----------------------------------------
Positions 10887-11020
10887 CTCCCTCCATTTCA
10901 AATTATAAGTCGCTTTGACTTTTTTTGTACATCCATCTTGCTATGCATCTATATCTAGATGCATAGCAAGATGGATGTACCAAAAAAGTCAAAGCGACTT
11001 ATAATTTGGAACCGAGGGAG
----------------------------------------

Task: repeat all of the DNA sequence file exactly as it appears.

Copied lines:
Positions 10887-11020
10887 CTCCCTCCATTTCA
10901 AATTATAAGTCGCTTTGACTTTTTTTGTACATCCATCTTGCTATGCATCTATATCTAGATGCATAGCAAGATGGATGTACCAAAAAAGTCAAAGCGACTT
11001 ATAATTTGGAACCGAGGGAG